Posted by: garispang | August 5, 2009

Does Body Language make or break an interview?

body-languageBody language constitutes 90% of communication, while our words give only 10% of our overall meaning. Stance, posture, the use of hands, and expression all play a key role in getting your message across. In an interview, knowing how your body language is interpreted by others may mean the difference between a fantastic new job, and another week or month on the market.

We can assume that you’ve got the usual things under control. You’ve prepared a resume before hand, you’ve dressed the part, and you give a firm handshake while making eye contact. You smile. Those are the things interviewers know to look for.

Here’s what they don’t:
You may lean forward or backwards in your chair while you chat with your interviewer. Leaning forward implies engagement, while leaning backward implies expectation. The internet is an active medium, and most people reading this article will be leaning forward to scroll through and pick out the parts that are relevant to them. That’s the body language that will tell your future employer that you care about what’s being said.

Nod. Smile. Facial ques send messages without interrupting the person you’re listening to. This helps to keep the focus on the job, while still saying “I’m excited about what I’m hearing.”

Make eye contact with everyone in the room. Even if someone is shadowing your interviewer, and doesn’t ask any questions, addressing your responses to each person in the room will show that you are aware, adaptable, and able to integrate in to the social environment of the job.

Use body language when you’re talking on the telephone. Even if the entire interview is over the phone, the way you hold your body will be apparent through the energy and tension in your voice. Pacing or going for a walk will give your voice a sense of progress. Sitting or slouching will give it a sense of relaxation. Sitting forward with your elbows on your knees will strain your voice, as if you’re expecting something big to happen. All of these things are subtle clues your interviewer will subconsciously consider when you make your impression, and will form the primary means by which they judge your personality.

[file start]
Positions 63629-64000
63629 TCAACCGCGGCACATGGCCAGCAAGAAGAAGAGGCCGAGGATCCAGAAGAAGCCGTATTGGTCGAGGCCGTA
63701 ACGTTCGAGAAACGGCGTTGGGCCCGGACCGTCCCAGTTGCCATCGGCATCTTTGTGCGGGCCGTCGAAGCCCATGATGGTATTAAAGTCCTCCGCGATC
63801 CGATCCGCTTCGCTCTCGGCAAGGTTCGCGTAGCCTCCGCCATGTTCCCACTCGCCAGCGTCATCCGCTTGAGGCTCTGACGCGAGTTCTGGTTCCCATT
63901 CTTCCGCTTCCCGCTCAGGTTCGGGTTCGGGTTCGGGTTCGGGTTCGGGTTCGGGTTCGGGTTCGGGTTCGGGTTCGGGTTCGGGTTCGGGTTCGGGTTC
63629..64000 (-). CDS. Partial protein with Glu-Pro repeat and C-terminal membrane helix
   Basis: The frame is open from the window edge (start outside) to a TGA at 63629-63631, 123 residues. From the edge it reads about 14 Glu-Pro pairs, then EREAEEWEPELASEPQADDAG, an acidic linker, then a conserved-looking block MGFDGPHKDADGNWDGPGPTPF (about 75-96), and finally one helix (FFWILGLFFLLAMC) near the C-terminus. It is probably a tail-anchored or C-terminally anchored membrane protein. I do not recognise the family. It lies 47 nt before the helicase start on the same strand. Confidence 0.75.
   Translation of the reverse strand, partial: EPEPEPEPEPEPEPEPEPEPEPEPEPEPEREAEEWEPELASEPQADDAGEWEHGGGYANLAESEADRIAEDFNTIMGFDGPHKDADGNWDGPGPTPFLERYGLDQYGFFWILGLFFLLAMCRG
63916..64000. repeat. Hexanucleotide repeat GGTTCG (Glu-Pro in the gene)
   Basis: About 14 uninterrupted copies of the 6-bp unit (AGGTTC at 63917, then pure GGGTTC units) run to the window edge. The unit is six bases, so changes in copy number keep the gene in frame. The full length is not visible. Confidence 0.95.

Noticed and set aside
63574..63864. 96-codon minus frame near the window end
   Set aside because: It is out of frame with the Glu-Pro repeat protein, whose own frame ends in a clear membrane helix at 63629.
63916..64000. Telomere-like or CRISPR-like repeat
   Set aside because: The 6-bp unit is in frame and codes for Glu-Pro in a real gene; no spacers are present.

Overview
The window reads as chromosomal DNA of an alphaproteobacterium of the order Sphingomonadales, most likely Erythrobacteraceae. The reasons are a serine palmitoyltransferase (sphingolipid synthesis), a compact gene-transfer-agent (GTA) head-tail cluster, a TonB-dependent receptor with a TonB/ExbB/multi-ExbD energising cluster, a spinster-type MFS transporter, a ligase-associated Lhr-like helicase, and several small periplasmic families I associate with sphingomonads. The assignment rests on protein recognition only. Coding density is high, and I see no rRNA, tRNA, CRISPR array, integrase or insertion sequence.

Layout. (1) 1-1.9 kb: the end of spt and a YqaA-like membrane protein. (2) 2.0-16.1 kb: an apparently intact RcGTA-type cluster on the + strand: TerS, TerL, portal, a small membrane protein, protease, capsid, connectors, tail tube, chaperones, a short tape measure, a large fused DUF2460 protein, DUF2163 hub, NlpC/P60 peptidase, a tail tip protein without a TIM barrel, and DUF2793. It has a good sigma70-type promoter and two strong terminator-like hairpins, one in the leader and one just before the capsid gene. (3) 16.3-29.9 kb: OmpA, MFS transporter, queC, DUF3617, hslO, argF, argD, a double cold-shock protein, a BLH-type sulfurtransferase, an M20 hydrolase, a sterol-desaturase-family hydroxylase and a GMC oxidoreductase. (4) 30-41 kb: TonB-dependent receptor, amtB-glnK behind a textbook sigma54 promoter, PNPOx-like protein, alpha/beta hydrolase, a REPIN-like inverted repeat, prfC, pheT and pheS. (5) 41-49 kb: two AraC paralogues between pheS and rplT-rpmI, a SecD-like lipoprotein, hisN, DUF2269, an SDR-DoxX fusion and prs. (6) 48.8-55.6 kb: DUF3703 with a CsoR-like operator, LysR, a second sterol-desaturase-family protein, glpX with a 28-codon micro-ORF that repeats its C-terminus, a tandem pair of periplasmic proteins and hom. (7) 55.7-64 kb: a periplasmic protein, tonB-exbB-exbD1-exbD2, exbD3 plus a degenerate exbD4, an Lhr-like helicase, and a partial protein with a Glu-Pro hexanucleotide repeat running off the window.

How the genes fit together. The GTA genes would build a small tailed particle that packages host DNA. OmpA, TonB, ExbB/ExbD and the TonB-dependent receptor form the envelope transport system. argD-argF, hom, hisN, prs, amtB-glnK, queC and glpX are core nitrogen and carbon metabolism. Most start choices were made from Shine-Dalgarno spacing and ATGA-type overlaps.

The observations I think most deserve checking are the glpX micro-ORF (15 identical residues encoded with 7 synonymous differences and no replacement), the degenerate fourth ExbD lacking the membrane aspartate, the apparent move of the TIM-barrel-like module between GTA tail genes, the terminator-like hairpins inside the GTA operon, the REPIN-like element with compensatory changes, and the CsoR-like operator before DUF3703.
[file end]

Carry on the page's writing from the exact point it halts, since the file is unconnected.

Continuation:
Show your palms. Grasping objects says to people, “I’m ready to leave now.” Picking at yourself, your face, your clothes, says “I should have done more to prepare,” and “my mind isn’t on the topic, its on myself.” You can combat these habits by showing your interviewer your palms with open gestures that prevent you from holding anything while at the same time giving an impression that is both submissive to their topics, and confidant in your responses.

Make eye contact when you say goodbye. Your attitude when you leave is often the most telling, because that’s when you have the opportunity to process the outcome of the interview. Your mind kicks in to high gear, and your subconscious mind has been putting together an agenda since you sat down. Take a deep breath, maintain eye contact and your smile, and walk away with squared shoulders. If you leave with confidence, you can be confidant that you’ll be back!

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